How social sites change the way we share interests

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Brands are expected to talk with customers nowadays and if they are not doing so in social networking sites, then where are businesses communicating with their audiences?

For businesses, the need to sift through the clutter and find what works best for them has never been more crucial to a brand’s relevance.

There are big players like Facebook, Pinterest, Tumblr, Google+ and Twitter. For the professional networking group, there’s LinkedIn. And like a mosquito that refuses to go away, MySpace is still around and more importantly, relevant.

The latest buzz surrounds Pinterest, the site (invitation only right now) that allows users to pin and repin their interests along with a comment.

According to comScore, which tracks Internet site traffic, there were 245,000 unique visitors worldwide to Pinterest.com in January 2012.

Some call the site a “vision board” of sorts and users love spending time here, browsing, categorizing their virtual pinboards and creating new ones.

Bottom line is that it works great if you are a visual person. An artist, photographer or shopper could essentially pin their ideas and then share with other users in a slick online environment not foreign to social networking site users. You have the all-too-familiar “like” button, and the site’s own “repin.”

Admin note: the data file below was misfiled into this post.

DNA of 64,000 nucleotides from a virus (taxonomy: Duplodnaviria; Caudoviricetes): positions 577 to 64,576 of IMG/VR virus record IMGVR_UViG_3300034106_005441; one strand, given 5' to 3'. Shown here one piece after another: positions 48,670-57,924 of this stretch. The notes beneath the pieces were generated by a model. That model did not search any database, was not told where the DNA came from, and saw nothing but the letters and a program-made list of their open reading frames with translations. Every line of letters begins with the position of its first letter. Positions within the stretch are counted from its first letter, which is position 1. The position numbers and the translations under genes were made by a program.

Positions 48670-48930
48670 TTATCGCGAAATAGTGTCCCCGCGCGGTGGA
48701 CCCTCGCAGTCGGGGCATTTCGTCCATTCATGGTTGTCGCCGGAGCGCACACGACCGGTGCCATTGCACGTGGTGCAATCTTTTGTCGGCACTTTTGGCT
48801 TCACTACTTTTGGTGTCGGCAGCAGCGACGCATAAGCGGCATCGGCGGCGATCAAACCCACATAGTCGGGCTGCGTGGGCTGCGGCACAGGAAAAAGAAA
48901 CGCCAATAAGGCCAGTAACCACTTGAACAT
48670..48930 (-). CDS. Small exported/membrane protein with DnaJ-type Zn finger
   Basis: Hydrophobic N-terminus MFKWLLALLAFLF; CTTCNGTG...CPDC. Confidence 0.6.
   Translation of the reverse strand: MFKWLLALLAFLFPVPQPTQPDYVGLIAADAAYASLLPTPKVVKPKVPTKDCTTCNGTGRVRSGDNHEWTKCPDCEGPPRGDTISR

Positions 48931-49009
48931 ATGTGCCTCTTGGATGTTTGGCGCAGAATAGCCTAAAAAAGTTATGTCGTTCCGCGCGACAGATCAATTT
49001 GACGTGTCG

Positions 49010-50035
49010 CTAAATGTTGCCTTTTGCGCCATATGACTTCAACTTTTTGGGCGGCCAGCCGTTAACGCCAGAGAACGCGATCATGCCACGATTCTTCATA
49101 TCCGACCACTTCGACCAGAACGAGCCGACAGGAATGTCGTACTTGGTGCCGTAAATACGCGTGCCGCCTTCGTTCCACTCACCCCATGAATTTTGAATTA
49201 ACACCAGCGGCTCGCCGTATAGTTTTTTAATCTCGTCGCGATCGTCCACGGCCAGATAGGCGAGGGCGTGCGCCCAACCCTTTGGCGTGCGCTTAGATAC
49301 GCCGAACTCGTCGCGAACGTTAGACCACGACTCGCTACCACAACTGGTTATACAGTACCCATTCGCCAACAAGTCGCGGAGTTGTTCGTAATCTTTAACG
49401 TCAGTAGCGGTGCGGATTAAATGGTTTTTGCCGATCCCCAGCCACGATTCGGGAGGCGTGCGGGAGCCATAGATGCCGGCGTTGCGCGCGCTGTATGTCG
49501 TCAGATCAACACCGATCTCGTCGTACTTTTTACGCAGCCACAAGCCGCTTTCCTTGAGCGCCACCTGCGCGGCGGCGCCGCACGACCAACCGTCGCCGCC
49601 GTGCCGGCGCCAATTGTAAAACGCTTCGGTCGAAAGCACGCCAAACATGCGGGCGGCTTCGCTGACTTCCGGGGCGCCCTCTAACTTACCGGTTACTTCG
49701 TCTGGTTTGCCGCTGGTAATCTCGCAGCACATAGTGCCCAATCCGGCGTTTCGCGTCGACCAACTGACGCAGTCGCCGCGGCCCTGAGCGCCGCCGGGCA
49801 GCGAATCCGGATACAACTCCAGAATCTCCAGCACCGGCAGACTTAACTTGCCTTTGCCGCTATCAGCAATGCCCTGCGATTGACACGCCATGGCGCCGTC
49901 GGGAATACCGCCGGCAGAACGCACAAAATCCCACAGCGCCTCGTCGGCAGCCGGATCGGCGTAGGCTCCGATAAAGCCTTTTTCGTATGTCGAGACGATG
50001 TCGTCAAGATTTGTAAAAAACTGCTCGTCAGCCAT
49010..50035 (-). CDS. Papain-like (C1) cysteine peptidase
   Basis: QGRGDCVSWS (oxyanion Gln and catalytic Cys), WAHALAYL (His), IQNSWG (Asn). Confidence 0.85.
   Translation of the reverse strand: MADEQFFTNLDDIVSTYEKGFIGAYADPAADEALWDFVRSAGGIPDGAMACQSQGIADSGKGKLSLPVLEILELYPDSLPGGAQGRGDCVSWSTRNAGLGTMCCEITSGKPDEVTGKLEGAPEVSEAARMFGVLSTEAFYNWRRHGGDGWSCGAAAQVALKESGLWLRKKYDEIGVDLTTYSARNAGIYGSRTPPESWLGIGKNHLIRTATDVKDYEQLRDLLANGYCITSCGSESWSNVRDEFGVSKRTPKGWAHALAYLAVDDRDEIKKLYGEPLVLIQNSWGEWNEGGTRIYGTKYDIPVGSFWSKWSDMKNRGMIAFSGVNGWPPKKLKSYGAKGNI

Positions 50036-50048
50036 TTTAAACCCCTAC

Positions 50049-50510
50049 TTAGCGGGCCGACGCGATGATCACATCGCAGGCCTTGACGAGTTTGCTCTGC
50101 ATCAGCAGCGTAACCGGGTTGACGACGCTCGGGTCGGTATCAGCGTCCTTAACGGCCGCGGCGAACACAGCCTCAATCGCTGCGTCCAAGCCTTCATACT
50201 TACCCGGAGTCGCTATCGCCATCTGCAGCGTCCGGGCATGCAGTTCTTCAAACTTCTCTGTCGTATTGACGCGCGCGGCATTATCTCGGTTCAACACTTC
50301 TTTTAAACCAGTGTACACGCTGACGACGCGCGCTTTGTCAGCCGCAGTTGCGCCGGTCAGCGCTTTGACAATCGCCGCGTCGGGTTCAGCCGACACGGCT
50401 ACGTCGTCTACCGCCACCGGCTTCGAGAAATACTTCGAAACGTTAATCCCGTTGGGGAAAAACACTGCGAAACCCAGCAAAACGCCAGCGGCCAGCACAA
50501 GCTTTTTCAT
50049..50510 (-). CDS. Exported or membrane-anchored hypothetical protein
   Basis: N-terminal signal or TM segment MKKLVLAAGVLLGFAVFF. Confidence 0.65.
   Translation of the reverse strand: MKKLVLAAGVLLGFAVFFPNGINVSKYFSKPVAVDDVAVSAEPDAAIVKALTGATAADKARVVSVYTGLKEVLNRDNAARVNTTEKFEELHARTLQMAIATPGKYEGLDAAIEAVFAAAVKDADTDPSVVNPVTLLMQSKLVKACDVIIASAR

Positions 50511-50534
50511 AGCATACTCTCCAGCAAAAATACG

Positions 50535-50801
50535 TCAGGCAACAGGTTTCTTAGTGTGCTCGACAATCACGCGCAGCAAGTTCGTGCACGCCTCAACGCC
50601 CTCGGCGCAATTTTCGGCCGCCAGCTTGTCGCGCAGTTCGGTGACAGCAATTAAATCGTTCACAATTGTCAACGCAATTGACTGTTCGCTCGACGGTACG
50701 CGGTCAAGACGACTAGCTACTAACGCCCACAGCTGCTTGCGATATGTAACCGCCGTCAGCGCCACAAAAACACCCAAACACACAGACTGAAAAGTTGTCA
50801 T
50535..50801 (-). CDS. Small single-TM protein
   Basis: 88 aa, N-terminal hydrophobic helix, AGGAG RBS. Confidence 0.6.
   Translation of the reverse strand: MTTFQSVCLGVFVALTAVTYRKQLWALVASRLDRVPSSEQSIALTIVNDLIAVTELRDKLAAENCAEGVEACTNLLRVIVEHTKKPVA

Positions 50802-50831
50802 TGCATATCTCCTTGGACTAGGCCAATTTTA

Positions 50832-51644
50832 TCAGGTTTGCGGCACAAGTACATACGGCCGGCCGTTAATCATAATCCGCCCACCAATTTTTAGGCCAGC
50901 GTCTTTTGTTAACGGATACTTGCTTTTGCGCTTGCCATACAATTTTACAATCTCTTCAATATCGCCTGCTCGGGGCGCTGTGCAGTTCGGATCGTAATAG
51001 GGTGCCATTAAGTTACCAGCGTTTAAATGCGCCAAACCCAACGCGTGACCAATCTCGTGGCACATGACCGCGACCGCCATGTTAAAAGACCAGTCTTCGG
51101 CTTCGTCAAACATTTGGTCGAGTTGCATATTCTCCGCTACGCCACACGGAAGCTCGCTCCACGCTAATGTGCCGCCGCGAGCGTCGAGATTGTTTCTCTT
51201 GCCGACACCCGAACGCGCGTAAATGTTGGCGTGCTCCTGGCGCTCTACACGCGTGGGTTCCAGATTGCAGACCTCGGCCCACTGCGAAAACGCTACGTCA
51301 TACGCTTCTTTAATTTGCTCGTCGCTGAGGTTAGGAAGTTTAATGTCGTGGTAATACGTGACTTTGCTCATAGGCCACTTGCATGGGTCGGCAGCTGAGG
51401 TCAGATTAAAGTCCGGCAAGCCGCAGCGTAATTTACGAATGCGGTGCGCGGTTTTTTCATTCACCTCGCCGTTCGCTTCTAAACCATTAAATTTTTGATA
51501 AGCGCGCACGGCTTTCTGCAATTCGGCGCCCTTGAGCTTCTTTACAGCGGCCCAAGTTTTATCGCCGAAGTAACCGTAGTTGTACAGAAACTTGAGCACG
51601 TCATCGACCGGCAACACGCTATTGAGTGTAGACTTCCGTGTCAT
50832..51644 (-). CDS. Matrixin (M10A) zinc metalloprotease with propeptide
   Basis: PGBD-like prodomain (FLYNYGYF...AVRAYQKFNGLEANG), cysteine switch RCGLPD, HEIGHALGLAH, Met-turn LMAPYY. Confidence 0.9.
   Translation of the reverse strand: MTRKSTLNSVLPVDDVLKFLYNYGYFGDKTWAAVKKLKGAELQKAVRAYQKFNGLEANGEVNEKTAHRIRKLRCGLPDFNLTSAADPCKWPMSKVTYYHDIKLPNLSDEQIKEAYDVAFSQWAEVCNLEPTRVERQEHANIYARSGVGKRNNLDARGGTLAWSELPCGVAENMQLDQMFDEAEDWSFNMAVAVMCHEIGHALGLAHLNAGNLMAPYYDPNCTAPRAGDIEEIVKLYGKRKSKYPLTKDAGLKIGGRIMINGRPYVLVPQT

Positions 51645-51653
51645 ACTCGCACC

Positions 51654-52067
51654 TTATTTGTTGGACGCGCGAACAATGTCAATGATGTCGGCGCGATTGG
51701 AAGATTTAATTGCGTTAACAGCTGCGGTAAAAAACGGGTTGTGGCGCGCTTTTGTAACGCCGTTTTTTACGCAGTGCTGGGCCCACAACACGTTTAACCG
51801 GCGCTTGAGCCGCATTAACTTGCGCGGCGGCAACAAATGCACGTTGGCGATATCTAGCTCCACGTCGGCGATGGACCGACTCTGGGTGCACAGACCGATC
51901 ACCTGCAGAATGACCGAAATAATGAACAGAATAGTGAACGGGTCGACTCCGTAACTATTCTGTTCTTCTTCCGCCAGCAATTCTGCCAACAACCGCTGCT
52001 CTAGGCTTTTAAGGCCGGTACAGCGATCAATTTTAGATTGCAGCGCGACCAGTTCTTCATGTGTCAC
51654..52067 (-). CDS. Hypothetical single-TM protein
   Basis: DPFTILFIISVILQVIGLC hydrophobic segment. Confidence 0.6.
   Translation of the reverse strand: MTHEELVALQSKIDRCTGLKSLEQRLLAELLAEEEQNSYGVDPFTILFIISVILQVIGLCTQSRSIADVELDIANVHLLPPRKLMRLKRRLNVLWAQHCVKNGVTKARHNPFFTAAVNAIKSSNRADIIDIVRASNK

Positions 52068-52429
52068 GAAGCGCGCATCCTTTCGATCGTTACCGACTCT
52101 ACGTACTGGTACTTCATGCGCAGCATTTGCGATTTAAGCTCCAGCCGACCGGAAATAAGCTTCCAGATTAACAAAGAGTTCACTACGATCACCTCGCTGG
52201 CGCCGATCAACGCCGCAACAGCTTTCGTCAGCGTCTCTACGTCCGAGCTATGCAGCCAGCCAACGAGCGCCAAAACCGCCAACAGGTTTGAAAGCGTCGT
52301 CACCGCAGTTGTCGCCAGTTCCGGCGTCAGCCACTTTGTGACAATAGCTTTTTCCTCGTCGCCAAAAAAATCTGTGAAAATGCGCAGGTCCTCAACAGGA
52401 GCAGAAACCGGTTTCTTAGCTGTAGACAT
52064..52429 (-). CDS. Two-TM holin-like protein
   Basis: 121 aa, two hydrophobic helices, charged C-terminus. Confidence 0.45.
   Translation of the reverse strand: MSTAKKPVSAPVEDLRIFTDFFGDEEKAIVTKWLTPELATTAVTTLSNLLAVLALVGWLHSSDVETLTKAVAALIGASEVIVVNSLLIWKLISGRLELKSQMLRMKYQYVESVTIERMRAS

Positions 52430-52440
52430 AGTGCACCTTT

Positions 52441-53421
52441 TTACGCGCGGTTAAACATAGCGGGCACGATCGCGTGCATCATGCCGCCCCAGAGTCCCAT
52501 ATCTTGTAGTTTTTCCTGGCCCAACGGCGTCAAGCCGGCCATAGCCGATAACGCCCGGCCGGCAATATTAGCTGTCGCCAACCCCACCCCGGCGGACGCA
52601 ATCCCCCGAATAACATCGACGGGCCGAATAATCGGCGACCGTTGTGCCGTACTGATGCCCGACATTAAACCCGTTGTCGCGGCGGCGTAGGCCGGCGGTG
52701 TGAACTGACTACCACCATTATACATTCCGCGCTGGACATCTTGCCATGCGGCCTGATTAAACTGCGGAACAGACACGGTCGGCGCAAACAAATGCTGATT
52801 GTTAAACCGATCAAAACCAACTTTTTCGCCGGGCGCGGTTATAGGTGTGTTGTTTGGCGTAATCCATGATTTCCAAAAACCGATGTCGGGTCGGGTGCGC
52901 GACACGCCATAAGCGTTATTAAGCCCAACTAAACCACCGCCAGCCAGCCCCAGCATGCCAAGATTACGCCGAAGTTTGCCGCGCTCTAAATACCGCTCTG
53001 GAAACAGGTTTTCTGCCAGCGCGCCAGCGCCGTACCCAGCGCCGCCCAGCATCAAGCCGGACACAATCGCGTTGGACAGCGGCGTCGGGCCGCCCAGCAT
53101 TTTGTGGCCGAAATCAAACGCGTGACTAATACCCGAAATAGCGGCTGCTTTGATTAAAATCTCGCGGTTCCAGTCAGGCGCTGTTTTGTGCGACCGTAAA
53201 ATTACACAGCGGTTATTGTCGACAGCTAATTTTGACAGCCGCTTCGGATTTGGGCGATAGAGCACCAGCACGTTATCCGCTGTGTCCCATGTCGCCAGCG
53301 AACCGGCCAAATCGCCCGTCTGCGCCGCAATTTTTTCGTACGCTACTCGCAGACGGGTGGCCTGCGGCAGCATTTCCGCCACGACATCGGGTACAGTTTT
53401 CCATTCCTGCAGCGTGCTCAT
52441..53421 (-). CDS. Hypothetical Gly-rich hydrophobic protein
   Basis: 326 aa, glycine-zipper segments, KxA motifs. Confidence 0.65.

Right now, the site has become a woman’s place to hang out. Gentlemint.com or Manteresting.com have popped up to take care of that — same idea as Pinterest, but with a strong lean toward men.

Logging in with your Twitter or Facebook account makes these sites even more approachable to users, who won’t need to remember multiple passwords. Users can also add a bookmarklet, which allows them to pin a picture from any site they are browsing.

If you have a product, someone can pin you under their category of “products I love,” and this is a no-brainer as to how it will benefit your business. That is, if you’re familiar with how people spread word-of-mouth marketing these days.